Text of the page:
Dr Louise Crossley was a scientific, academic and political pioneer; she was also an early and treasured supporter of The School of St Jude.
Her passing last year was profoundly felt by two of our most senior academic staff, who she both sponsored and inspired.
The first of those sponsorships was for now Secondary Headmaster Nestory Msoffe, who caught Louise’s eye back in 2006 when he was a Kiswahili teacher.
“We became very close. She was a very special person to me and my family,” Nestory said.
“To us, Louise was a gift from God and I will always remember her positive influence on my life.”
When Nestory took leave from teaching to pursue higher education, he said she continued her much-appreciated correspondence and support.
Nestory was the first St Jude’s individual to benefit from Louise’s generosity, after she was taken with our school and its mission more than a decade ago.
In our school’s infancy, Louise camped out on the lawns of our office with a group of study abroad students from America.
She was so encouraged by Nestory’s development that she began sponsoring then science teacher, Nzinyangwa Mcharo, in 2012. Louise had a keen eye for talent, as Mcharo has since been promoted to head of physics and assistant academic master.
“My sponsor was an exceptional woman, an outstanding leader with a passion for adventures and teamwork,” Mcharo said.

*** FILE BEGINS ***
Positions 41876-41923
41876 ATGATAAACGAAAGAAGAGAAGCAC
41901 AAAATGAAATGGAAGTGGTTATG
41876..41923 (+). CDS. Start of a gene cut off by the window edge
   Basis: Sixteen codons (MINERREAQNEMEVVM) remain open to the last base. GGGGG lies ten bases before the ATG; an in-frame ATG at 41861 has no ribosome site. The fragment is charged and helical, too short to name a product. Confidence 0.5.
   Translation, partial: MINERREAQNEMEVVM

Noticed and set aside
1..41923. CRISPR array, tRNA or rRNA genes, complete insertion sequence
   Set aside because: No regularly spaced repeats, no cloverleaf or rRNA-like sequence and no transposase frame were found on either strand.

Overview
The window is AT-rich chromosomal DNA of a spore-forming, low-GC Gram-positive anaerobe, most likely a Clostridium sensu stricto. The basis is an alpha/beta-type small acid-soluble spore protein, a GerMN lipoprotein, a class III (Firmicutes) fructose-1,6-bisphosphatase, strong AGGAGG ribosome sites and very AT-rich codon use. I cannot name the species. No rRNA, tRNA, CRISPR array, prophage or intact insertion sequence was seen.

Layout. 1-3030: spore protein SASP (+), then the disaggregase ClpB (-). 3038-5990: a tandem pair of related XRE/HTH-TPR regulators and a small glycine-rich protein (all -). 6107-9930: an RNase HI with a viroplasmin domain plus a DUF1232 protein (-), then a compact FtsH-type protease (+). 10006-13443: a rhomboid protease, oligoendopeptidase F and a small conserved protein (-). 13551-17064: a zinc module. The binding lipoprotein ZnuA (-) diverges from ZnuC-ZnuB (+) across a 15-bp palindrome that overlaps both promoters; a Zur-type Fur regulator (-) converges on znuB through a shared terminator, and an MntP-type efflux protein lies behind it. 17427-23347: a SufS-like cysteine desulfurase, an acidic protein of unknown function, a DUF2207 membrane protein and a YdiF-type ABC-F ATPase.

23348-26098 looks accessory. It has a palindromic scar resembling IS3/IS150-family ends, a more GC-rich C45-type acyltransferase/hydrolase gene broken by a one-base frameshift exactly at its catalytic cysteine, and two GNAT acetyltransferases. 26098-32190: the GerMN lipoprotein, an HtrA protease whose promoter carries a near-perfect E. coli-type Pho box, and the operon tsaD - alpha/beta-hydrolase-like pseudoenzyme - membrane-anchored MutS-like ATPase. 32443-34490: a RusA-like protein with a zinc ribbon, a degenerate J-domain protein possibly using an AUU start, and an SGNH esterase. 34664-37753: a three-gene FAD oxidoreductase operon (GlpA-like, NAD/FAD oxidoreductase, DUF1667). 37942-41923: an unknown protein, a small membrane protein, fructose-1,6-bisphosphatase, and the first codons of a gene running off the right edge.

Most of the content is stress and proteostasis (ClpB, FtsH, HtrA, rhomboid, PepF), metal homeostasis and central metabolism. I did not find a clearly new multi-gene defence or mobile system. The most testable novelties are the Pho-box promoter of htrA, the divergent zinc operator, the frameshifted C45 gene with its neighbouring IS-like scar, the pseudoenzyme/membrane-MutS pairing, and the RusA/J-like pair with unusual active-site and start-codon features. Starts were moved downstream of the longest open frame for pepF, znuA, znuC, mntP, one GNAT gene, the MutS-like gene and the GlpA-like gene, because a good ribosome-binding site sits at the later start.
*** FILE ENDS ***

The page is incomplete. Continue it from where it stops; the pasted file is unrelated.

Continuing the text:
“I will always be motivated by her trust in me and support, her leadership qualities, readiness to learn, ways she approached challenges and the meaningful life she lived for others.”
With her knack for scouting talent, it’s no surprise Louise was a professionally impressive person herself. Born in Johannesburg, she obtained a degree in science from Cambridge and in 1980 earned her doctorate from the University of New South Wales.
In 1991, she became the second woman ever to a lead a scientific station in the Antarctic and the very next year was appointed the first convener of the Greens Party in Tasmania.
It was on a trip to Antarctica in 2011 that she was diagnosed with cancer.
Her passing in September last year was mourned by students, colleagues, friends and family around the world, and tribute was paid to her in the Australian Senate.
In her will, Louise made provisions to continue supporting Mcharo in his professional development at St Jude’s. A further part of her generous, $10,000 bequest was set aside to support projects at St Jude’s that enhance science and information technology.